On the upside, capital markets are in much better shape than in recent years. Cash flush investors, REITS, pension funds, hedge funds, institutions, and private equity investors, are out shopping assets to acquire. As confidence increases, so does loan volume. Commercial property sales in the first two quarters of this year were up about 30% from a year earlier. Also, stronger real estate pricing has invigorated loan dispositions particularly by small banks. Banks are moving commercial loans off their balance sheets at a faster pace and at higher prices than at any time since the beginning of the financial crisis in 2008.
On the downside, time will tell on the degree of reduced and altered lending volume resulting from the Dodd-Frank Act. Many view this act as an overreaction to the recession that started in 2008 leading a significant number of investors to be less inclined to be as active as they normally would. For the majority of lending institutions, the Act burdens banks with cumbersome rules and compliance that leads to restrict overall economic growth. Many moderate to large banks are putting plans in place to deal with the Volcker Rule – prohibiting banks from owning, investing, or sponsoring hedge funds, private equity funds, or any proprietary trading operations for their own profit – to minimize their exposure to regulatory correction. The increased cost of compliance will have the long term effect of raising the cost of credit to borrowers and investors.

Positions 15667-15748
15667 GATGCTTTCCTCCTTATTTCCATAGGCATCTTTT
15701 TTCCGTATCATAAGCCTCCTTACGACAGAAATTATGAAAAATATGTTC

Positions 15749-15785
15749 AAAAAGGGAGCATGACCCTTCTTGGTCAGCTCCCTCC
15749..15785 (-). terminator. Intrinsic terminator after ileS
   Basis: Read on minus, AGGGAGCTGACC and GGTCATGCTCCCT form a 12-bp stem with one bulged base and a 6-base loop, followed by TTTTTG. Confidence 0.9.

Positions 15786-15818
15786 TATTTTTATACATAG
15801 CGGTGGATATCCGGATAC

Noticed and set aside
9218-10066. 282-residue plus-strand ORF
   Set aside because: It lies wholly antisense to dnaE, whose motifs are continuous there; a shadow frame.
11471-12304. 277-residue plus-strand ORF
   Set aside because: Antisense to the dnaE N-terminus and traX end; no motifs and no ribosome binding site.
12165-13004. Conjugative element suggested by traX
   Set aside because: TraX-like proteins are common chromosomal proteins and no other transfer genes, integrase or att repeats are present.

Over the past several years with the tightened credit markets SBA lending has increased. The SBA’s environmental policies have been adopted by many financial institutions for their own institutional environmental policies. This is true even for non-SBA lenders. As regulatory pressures have increased there have been enforcement actions against over 1,200 banks. The SBA is also stressing that as part of its environmental policies banks adopt their standard definition of a qualified environmental professional, as set forth in the USEPA All Appropriate Inquiries rule.
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